By any measure, 2020 was a wretched year for the entire world. But even before the COVID-19 pandemic shut down the globe, the business climate for two local artists soured at the dawn of that accursed year.
The pandemic only made things worse for Luke Crawley and Quincy Owens, who operate the artist collective Owens+Crawley in Indianapolis, where they create public art and gallery-based work on commission.
“Our year (2020) basically started off by getting an email in February stating that our second-biggest project to date in North Carolina, that we had been working on for over a year, was flat-out canceled because they found asbestos in the soil at the park where the artwork was going,” said Crawley, a part-time artist and full-time teacher at University High School in Carmel. “That project was basically our year to that point, and we had nothing lined up. We had the rug pulled out from under us.
“Then, of course, the shutdown happened in March, and everything slowed down on other smaller projects or potential jobs we had in the works. It was very uncertain for us.”
Fortunately for Crawley, a Fishers resident, and Owens, an Indianapolis resident and full-time artist at the Harrison Center for the Arts, their prospects brightened in May 2020 with a couple of lucrative projects in Washington, D.C. Still, the overall year was less than cheerful, which inspired them to create and sell a popular holiday ornament with the inscription “F*** 2020,” which, in turn, captured the attention of Paul Nethercott, an award-winning independent filmmaker who is creating a short documentary by the same name.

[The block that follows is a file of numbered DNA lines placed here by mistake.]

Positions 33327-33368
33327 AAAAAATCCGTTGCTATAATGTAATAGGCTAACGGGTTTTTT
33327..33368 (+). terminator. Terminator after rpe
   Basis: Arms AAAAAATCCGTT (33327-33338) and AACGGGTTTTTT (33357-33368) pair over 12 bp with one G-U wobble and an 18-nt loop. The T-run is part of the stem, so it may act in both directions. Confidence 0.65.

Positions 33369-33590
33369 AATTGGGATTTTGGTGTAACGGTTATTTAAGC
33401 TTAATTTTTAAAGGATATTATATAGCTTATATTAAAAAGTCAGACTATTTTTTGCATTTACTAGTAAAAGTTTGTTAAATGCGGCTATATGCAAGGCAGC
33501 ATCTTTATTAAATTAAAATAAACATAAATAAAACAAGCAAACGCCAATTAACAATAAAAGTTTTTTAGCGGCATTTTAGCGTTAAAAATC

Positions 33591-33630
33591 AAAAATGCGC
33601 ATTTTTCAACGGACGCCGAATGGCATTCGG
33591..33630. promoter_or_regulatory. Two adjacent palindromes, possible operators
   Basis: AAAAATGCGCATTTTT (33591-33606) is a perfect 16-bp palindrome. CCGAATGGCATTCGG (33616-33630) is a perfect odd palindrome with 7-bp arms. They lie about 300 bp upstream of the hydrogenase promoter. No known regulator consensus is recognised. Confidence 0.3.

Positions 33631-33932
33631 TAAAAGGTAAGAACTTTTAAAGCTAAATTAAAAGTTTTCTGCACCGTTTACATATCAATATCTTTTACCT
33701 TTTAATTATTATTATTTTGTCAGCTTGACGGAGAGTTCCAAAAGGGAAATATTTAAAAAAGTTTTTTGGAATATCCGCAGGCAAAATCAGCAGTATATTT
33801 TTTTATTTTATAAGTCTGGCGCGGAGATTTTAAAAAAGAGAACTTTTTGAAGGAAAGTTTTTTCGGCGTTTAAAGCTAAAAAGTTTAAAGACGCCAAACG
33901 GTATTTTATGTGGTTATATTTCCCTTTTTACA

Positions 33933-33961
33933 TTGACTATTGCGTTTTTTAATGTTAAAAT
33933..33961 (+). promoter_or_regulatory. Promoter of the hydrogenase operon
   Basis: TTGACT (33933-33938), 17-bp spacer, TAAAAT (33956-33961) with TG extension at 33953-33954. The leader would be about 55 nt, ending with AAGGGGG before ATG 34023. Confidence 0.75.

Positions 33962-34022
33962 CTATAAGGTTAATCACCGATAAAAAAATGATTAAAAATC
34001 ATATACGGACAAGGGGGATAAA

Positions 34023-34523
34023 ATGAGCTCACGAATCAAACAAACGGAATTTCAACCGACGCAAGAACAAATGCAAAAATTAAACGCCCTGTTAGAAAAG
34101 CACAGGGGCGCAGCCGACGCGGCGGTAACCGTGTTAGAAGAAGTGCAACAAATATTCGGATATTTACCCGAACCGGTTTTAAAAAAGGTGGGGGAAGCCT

Nethercott’s film, which he plans to release before the end of the year, explores Crawley and Owens’ challenges, including personal struggles and anxiety over canceled events and delayed projects, during 2020. A Kickstarter for the film is under way through June 29. The fundraising goal is $25,000.
“For most of us, 2020 was full of loss, fear, uncertainty and pain,” Nethercott stated. “When Quincy posted a photo of a F*** 2020 Christmas tree ornament on social media, it resonated with me, for reasons that are hard to explain. My vision is to make an extraordinary film that is relatable, humorous, thoughtful and reflective.”
Nethercott’s previous films include “Grateful: The Jenni Berebitksy Story” and “Jitensha,” works that Crawley and Owens both admire. Although the new film is in the early stages of production, they are confident it will tell a compelling story about the trials and tribulations of the previous year.
“I do know that Paul is a fantastic filmmaker, and while we may be the primary subject matter, he is the artist and we put our complete faith in him to tell the story that he sees,” Crawley said. “I know it will be one that will be very interesting.”
Crawley and Owens have worked together for more than 10 years. Their artwork includes the 30-foot illuminated sculpture “Sail” on the Monon Trail near Sun King Carmel.
To donate to the Kickstarter, visit kickstarter.com/projects/paulnethercott/f-k-2020?ref=creator_nav.